If the local HOB nightclub does come, it is presumed it would draw many name acts that would normally have played the independently owned 4th&B nightclub. In spite of the pending talent-buying war, 4th&B owner Bob Speth said he will work with House of Blues Concerts until that local HOB club opens. He has allowed HOB to present the Bangles and De La Soul at 4th&B.

“Other acts like Ted Nugent or Dream Theater, we have a history with, so we present them ourselves.” In the case of Gregg Allman, Speth said he shared the show with House of Blues because HOB claimed to have a history with that artist in the past. In such “split” arrangements, the two entities share the profit or loss.

Meanwhile, the House of Blues has recruited Belly Up Tavern general manager Rocky Deimling, who will relocate to HOB’s L.A. headquarters. Deimling would not comment on his eventual assignment. Belly Up owner Dave Hodges is looking for a new general manager.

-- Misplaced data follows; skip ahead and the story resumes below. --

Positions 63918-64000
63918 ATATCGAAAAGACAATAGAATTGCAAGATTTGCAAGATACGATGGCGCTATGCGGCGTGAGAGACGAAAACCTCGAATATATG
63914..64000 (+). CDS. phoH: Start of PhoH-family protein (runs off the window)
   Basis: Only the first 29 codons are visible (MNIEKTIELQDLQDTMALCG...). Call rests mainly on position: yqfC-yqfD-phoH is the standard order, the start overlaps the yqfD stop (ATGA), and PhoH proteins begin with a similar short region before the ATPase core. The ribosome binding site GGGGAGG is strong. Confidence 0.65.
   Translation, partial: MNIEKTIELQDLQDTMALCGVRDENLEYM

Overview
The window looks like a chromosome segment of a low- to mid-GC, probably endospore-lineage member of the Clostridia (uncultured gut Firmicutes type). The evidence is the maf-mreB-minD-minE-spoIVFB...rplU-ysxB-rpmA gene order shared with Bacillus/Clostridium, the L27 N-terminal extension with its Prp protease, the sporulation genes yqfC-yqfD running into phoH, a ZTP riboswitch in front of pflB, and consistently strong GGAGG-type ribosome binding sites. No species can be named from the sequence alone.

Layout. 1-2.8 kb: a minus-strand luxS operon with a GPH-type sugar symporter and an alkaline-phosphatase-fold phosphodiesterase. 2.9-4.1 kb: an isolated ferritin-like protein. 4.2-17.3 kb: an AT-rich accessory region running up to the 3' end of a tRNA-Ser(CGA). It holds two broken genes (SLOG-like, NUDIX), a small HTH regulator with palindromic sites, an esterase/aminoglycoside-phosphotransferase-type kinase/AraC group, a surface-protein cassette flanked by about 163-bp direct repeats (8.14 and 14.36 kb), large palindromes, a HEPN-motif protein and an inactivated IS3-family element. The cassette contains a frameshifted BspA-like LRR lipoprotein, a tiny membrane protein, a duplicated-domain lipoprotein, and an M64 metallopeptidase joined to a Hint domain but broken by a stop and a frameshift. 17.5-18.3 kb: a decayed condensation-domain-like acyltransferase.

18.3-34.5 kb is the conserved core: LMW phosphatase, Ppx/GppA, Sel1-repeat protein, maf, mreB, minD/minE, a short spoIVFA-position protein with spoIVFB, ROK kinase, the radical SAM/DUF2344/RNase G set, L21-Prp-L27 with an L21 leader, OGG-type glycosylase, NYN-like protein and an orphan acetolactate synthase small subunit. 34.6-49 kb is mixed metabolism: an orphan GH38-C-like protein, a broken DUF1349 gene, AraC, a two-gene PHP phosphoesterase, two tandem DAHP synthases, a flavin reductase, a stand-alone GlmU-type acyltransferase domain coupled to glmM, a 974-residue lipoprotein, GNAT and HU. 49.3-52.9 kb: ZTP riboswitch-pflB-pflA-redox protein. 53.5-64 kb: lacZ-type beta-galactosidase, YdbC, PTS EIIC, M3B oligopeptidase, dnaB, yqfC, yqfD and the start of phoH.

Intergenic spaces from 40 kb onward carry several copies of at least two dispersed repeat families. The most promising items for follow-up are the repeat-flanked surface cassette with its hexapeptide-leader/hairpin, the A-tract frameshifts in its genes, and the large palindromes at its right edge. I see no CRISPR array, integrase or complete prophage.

As to the future of the 25-year-old Belly Up, “It’s always been for sale,” said Hodges. “If someone steps up with a bunch of cash, it’s theirs.”

Hodges discounted one report that said he put a $600,000 price tag on the club. “That’s not enough. I’ve always said, ‘It’s $1 million. Bring me a check.’ But no one has. I am not actively seeking a buyer, and I am not in negotiations with anyone. But like everything, it’s for sale for the right price.”

As for other nightclubs on the market, a minimum price for the closed Millennium in Encinitas has been set. Court-appointed trustee Leslie Gladstone said the highest bid so far is $192,500. She said she will be accepting counter bids until August 29 to buy the remodeled club out of bankruptcy.